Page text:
To many, this kind of radical self-acceptance that Kaur advocates is awe-inspiring. But she shrugs it off, saying: “Why does it have to be an act of bravery to be kind or to love myself? We’ve taken these things that we should normally be and we’re like it’s so brave and it’s so this or that. But I think that just shows how much we’re starving of that kind of kindness and self-love.”
Born to Indian immigrant parents, Kaur has struggled with her identity as a woman of color growing up and recalls how she had a lot of “self-hate” with her culture, faith and language. “I would never wear traditional clothes…like if I had gone to the gurudwara [Sikh place of worship] wearing an [Indian] suit and my mom was like lets go to the grocery store, I was like hell no that would never happen!” Kaur says.
What changed her perspective, she recalls, is when she came across a group of people in her community who were the complete opposite of everything that Kaur tried to hide and considered “foreign.”
“I was so awed. Watching that group in my community just own how they looked, how they spoke and be the anti to what my school experience was, it was just inspiring. And that was what forced me to kind of take that self-love on.”
Perhaps that’s why Kaur’s work evokes a raw honesty and the compassion of someone who understands the reality of identity politics. ì” could’ve tried all my life to be Canadian, but what does that even mean? It was very visible where I was from. Every time someone would ask me where I was from I’d say Canada and they’d say no but where are you really from?…The sooner you own it, I think the easier it is.”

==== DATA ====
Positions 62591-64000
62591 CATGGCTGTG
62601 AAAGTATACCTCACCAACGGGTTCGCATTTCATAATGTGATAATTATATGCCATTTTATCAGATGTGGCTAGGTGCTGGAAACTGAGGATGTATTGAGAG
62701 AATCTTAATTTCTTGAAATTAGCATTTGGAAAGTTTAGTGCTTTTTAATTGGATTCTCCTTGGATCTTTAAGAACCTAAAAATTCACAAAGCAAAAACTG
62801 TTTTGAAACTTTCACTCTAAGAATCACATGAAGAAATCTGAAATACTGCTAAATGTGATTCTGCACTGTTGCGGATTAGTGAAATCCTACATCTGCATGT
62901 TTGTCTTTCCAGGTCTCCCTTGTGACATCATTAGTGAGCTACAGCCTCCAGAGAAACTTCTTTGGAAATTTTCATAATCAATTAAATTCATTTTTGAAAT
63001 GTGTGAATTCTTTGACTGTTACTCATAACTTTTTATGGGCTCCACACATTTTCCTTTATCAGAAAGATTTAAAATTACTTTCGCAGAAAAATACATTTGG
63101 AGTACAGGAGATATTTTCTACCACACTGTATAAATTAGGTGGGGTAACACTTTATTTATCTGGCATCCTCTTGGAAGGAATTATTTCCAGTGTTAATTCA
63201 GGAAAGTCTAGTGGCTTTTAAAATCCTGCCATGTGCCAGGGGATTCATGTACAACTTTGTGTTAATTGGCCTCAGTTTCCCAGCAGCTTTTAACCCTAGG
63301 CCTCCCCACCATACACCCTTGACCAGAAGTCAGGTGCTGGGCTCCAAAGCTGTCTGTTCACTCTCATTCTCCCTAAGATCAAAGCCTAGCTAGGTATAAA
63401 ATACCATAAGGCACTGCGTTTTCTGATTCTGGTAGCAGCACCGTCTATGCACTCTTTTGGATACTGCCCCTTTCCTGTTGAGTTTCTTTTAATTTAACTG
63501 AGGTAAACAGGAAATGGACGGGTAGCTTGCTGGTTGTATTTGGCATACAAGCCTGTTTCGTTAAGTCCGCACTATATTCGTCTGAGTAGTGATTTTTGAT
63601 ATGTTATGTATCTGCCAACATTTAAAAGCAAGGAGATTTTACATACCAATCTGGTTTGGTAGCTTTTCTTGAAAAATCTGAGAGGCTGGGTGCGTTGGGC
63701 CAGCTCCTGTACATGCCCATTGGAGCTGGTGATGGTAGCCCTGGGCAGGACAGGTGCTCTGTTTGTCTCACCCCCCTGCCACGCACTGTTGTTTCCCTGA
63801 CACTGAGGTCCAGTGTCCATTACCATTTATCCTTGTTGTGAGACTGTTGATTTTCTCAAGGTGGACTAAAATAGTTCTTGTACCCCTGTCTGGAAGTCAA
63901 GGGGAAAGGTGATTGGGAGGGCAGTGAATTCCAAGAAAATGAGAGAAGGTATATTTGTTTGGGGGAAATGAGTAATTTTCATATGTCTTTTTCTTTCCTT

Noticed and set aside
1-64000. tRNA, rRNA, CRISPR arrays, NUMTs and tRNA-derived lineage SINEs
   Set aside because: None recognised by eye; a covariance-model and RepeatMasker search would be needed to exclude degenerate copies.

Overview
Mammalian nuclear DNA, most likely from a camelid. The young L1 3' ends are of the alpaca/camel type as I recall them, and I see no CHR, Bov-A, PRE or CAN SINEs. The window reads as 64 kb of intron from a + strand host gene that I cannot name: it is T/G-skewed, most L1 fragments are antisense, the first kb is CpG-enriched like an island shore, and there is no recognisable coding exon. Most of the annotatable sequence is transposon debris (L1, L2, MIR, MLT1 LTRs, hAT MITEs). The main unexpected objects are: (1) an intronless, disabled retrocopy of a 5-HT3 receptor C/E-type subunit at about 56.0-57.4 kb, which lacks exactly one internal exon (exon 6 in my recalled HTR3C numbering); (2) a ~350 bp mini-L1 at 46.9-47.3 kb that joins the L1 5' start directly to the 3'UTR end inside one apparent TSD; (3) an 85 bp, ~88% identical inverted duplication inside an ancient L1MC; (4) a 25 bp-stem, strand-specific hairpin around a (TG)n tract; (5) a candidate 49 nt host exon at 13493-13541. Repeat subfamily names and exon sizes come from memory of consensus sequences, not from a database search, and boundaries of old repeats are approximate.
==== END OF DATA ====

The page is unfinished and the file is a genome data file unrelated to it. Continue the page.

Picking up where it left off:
Kaur’s spoken-word piece Broken English did precisely that–celebrated the struggles and sacrifices of immigrant parents.
“How dare you mock your mother, when she opens her mouth and broken English pours out. Her accent is thick like honey. Hold it with your life. It’s the only thing she has left from home. Don’t you stomp on that richness. Instead, hang it up on the walls of museums,” Kaur recites in a video-post on Instagram.
While Kaur makes a hard-hitting case for reclaiming the narrative surrounding immigrant parents, another social media star offers a more humorous approach on the same subject. YouTuber Lilly Singh, aka Superwoman, is also Sikh-Canadian, born to immigrant parents of Indian origins. Many consider Singh’s humor a mockery of her roots and her parents’ struggles, while others believe it stems from a place of self-acceptance. Kaur is surprised by the parallel drawn between her and Singh.
“I think she’s great. Love is really necessary and really important, and she spreads that message,” says Kaur, adding: “I think she’s serving in a world where there’s so much negativity. It’s just like this person died, there’s this explosion happening here. And so, her message [of happiness] becomes very necessary for young people.”
Kaur’s first book was the “side-effect” of her self expression, but her next two books are a conscious decision to pen thoughts on paper. This time around, Kaur says she will not be sharing any of her new work on Instagram–once the epicenter of her literary masterpieces.
There is a certain vulnerability in putting oneself on a social platform and allowing others to comment freely on it.
For Kaur, she believes no one’s opinion has the right to alter how she writes or expresses herself. “Even with your work out there, nobody owns it but you.”